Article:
Finally, up an enclosed, inclined walkway similar to what you'd find at an airport terminal. It was steep enough to be a problem to the older passengers. To the top... and then.... aboard the ship - king's X ! ! 11:20 AM and we had made it. We were aboard The Enchantment of the Seas ! One enters mid ship at The Atrium - similar to The Crown and Regal but more modernistic, bright and colorful.

We had the entire ship to ourselves for a number of hours. Did our customary exploring. Nice to finally be on a ship with a complete promenade deck.

Quarters:

I did my homework and had studied the deck plans on the internet. We declined an escort to our room and took a mid ship elevator to deck 8, Bridge Deck. Note: Enchantment has elevators and stairwells mid ship and forward... none to aft. At muster station drill, (mandatory,) I had a group of people follow me aft, thinking that I knew what I was doing. They followed me around to the other side of our deck and forward to the lifts mid ship. Herd mentality, I suppose.

The suite was everything we had envisioned.... 245 sq. feet with a fold out couch and two matching chairs, ample storage space and a veranda large enough for two chairs, a table and one deck chair. The retainer was of green tinted glass. The bathroom was adequate with a bathtub. Note: RCI does not furnish a hair dryer. Don't forget to bring one along. Our suite was aft and to starboard. Note: when taking the Eastern Caribbean cruise to St. Martin and St. Thomas, it is best to book on the port side - much better view of your destinations.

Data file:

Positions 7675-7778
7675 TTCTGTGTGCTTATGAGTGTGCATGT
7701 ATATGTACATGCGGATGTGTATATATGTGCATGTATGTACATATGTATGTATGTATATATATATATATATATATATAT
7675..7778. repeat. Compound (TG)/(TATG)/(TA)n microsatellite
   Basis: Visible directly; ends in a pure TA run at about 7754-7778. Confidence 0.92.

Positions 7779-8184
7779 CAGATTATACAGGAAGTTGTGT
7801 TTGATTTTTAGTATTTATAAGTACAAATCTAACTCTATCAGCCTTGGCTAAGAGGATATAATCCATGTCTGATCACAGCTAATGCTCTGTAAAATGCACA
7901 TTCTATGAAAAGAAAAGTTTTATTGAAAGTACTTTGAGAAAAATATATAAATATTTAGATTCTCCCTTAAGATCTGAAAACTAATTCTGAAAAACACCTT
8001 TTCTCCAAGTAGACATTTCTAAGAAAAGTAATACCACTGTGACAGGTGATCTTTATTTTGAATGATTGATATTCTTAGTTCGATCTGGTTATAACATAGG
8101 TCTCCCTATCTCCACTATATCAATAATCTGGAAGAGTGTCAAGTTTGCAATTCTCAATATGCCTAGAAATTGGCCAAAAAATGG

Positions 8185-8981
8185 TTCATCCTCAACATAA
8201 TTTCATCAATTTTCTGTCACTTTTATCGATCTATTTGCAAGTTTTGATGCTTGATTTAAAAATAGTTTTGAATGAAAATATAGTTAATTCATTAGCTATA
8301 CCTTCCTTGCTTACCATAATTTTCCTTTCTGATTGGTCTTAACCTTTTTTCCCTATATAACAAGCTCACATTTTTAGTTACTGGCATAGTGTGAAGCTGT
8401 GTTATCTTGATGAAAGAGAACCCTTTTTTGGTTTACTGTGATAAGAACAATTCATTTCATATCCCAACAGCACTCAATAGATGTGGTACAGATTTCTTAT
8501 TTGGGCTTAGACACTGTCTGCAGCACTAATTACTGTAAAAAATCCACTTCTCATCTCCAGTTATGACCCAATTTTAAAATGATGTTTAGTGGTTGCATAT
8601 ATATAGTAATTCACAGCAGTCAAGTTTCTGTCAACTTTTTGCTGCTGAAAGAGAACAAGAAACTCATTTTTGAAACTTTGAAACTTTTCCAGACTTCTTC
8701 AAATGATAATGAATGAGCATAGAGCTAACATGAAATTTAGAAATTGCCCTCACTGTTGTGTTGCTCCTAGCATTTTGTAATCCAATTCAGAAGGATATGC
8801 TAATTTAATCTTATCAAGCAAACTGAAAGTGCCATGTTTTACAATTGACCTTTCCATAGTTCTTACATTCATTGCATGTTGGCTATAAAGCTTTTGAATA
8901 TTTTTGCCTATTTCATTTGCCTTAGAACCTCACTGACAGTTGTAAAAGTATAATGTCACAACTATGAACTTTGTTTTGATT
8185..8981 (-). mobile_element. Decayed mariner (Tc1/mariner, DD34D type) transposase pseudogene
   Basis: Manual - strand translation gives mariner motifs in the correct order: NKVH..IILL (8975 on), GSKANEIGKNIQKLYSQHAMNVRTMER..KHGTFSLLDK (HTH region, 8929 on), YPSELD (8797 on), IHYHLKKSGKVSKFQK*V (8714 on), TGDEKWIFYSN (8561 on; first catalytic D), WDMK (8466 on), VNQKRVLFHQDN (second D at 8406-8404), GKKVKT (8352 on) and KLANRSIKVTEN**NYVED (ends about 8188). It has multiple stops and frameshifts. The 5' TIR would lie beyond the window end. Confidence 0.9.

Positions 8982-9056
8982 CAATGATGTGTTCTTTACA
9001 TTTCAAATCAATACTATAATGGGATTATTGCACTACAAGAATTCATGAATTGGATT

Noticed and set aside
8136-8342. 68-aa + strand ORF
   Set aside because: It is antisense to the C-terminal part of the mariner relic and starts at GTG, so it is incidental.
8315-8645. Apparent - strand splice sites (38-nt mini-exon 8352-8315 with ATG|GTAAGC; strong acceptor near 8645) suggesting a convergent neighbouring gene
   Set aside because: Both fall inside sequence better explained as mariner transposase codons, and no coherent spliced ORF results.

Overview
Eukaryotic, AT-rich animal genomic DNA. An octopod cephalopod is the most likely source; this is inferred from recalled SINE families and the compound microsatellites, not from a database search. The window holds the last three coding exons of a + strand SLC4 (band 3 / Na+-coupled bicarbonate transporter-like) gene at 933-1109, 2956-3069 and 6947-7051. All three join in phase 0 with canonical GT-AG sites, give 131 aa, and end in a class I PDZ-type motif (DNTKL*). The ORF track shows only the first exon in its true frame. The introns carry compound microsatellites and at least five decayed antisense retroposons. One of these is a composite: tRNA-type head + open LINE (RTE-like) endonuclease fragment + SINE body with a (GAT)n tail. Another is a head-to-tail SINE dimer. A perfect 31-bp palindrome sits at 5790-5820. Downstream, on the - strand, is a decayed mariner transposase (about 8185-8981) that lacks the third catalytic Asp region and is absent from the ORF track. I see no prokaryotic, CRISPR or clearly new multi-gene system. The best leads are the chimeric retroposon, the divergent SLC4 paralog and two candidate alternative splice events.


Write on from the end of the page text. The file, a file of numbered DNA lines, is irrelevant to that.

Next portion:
We met our steward and I tipped him - yes, I tipped him at the beginning of the cruise. This was a new technique I learned from my friends Tom and Mary Milano. The staff aboard ship enjoys attention and recognition. I tipped him $50 in a envelope with a note stating that this was a down payment on what I knew would be exceptional service. I also asked him if, at the end of the cruise, we might be allowed to stay in our suite until our color code was announced. He said no problem, and while other passengers had to wait in public areas, we sat in our cabin and watched TV. On the last night of the cruise I tipped him another $20.

Cuisine:

My Fair Lady - Formal Dining, Decks 4 and 5 aft - The service was excellent. The food was, well, okay.... and just okay. It was well prepared and served warm but lacked anything which one could call 'special'. With Princess we had a much greater selection with appetizers, soups, salads, pasta dishes, (every night,) and desserts. With RCI we had appetizers, one salad with no selection, the main entree and dessert.... that's it! The area is spacious with a main floor and surrounding balcony. As with our cabin steward, I tipped our waiter $50 on the first night with a similar note. I asked him to suggest entrees if my selections were for items that he knew to be sub standard. He said no problem. The next night I tipped the asst. waiter $30 with a similar note. The last night of dining I again tipped the waiter and his assistant - $20 and $10, respectively. The headwaiter received $10, (for what I don't know.) He would come around and chat with a gracious smile... he separated our crustaceans from their shells on several occasions... no flambe on this cruise.

We booked second sitting, thinking that this would give us ample time to prepare for dinner after shore excursions. Problem is, on days in port, the second sitting has an early entertainment show, starting at 7:00 PM, instead of 10:30 PM. It makes for a rush to refresh and dress with little time to observe the departure from a port.